Monday, April 30, 2012

From the mailbag....

Psachya writes:
I enjoyed the video you posted on Joey Weisenberg's "table-top rhythms" for Shabbos singing. The guy is obviously a wonderful musician. At the same time, the video got me thinking: When does a tabletop cease being a tabletop and become a musical instrument - halachically speaking? And what's the difference between playing intricate rhythms on a shtender or on, say, a djembe?

Now I know the answer people will give me for my second question - because a djembe is specifically made as a musical instrument, whereas a table-top is more of a "found object". (I believe Mr. Weisenberg even used that term in the video.) However, I think the idea of something being a "found object" does not necessarily preclude it from being a musical instrument. Lots of fine music has been performed on, and composed for, found objects. Just ask Harry Partch. Or the cast of "Stomp".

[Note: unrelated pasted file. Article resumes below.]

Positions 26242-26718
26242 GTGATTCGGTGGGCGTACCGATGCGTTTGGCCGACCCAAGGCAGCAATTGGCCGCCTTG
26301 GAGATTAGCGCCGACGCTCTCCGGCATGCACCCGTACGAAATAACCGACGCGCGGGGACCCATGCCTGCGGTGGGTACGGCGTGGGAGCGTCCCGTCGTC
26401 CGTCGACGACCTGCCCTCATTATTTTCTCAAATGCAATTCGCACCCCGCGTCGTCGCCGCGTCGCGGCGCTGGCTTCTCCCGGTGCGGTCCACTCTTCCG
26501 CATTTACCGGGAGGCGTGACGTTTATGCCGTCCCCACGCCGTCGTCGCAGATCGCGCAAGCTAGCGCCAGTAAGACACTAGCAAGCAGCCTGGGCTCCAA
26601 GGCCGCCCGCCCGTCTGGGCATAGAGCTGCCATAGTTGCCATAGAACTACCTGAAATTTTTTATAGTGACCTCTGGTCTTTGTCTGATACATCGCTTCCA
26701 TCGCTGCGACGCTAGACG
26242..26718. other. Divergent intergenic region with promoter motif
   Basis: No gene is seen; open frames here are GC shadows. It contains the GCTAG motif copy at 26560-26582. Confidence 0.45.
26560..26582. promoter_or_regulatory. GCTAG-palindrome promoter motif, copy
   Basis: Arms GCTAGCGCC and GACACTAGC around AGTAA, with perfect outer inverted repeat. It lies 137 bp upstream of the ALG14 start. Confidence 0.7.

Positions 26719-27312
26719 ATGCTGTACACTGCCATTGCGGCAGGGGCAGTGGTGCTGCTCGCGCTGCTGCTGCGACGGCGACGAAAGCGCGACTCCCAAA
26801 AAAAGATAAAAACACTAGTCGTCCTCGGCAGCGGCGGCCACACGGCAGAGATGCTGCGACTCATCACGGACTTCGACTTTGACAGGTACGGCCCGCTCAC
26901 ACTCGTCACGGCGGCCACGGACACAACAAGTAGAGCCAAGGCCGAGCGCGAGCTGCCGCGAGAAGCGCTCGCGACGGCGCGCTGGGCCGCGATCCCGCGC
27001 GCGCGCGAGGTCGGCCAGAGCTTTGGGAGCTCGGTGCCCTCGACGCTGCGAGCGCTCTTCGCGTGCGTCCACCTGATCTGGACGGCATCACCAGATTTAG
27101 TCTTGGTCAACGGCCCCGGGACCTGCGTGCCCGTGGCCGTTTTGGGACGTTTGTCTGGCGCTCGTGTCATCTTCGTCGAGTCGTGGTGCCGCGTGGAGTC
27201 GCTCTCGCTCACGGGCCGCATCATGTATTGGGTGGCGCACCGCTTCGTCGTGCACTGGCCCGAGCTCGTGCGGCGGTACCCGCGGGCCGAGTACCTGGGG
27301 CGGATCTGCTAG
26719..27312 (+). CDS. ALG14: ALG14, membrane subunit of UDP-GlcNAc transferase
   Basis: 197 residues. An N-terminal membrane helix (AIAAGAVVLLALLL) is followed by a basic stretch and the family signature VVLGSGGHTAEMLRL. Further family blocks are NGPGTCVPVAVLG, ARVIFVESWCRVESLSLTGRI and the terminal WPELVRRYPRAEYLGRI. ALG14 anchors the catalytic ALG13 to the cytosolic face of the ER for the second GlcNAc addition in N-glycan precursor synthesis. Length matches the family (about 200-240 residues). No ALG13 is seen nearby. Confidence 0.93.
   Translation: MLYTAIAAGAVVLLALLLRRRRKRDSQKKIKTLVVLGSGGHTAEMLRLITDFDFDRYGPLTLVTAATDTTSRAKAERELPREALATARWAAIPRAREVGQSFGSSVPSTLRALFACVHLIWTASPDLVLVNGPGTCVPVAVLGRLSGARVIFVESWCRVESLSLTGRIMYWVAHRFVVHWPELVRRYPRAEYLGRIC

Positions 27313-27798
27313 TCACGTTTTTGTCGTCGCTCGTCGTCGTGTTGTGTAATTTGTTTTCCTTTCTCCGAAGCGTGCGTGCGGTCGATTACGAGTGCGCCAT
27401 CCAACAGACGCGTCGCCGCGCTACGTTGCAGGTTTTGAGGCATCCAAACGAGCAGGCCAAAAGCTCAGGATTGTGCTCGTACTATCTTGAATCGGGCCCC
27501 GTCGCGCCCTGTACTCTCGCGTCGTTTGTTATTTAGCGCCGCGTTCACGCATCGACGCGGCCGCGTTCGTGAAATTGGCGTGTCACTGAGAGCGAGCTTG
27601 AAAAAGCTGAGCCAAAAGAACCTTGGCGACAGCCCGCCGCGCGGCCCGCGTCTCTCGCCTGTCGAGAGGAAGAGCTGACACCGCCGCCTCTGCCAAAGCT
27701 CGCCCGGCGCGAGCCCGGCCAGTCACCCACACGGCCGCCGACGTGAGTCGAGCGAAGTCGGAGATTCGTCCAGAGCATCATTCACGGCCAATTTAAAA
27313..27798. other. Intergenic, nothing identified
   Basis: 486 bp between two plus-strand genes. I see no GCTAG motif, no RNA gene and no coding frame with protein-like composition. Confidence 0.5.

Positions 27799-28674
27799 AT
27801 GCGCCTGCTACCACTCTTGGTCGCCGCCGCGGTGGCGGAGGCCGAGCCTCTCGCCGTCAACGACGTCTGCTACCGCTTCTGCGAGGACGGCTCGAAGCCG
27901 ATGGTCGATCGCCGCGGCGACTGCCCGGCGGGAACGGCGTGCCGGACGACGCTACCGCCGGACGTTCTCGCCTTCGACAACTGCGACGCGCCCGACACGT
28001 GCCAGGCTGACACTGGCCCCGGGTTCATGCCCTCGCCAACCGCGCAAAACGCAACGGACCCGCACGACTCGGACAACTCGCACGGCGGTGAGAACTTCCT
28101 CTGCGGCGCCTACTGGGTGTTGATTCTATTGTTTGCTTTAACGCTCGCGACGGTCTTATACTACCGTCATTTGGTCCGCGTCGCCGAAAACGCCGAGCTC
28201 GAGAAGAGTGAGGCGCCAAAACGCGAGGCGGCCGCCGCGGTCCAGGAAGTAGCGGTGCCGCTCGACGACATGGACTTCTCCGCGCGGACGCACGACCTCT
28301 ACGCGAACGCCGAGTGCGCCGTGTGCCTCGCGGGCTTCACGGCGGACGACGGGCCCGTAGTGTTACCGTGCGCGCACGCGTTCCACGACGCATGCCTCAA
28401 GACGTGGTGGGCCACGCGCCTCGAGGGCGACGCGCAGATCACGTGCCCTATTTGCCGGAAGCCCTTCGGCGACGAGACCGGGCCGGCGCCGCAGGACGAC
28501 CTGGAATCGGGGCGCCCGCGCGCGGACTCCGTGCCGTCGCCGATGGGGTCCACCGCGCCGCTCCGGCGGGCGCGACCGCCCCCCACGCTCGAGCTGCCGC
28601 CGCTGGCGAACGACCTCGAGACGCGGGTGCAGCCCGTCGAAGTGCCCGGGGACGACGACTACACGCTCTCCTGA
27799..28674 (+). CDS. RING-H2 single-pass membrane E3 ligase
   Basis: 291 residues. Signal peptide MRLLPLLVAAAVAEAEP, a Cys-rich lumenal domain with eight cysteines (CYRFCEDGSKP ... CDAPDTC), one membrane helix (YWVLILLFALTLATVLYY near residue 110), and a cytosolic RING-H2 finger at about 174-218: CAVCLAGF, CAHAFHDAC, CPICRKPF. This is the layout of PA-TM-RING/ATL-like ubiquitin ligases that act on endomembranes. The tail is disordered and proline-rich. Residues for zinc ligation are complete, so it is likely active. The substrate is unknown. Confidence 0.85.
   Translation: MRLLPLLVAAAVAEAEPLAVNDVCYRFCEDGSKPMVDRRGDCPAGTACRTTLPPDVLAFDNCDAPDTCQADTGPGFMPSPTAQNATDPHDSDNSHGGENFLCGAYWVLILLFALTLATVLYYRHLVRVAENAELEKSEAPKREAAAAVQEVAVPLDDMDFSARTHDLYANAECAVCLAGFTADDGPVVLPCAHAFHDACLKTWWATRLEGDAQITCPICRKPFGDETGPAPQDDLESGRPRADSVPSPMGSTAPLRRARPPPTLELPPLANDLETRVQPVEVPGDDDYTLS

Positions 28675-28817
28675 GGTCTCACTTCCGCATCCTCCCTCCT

Some might say that, to be a musical instrument, it needs to have the ability to be tuned. Two problems. One - there are plenty of indisputably musical instruments - a tamborine, say, or cymbals - that are not particularly tunable. On the other hand, as we saw in the video, it's possible to alter the sound of a shtender by putting pieces of paper on it, or putting things inside. How is that not tuning?

Another possible answer is that it has to be specifically set aside (muktzah) for the purpose of making music. Again, it seems to me that by sound-testing the "found objects" in advance (as he did in the video), perhaps Mr. Weisenberg is, essentially, "preparing" his found objects, thus making them "mezuman" to be musical instruments on Shabbos.

Again, I enjoyed the video - it was quite entertaining, and I hope I'm wrong in my speculations. But we're talking potential chilul Shabbos here, and we have to be careful. And as a habitual zemiros table-tapper myself, I may find myself sitting on my hands this Friday night.

Just some food for thought.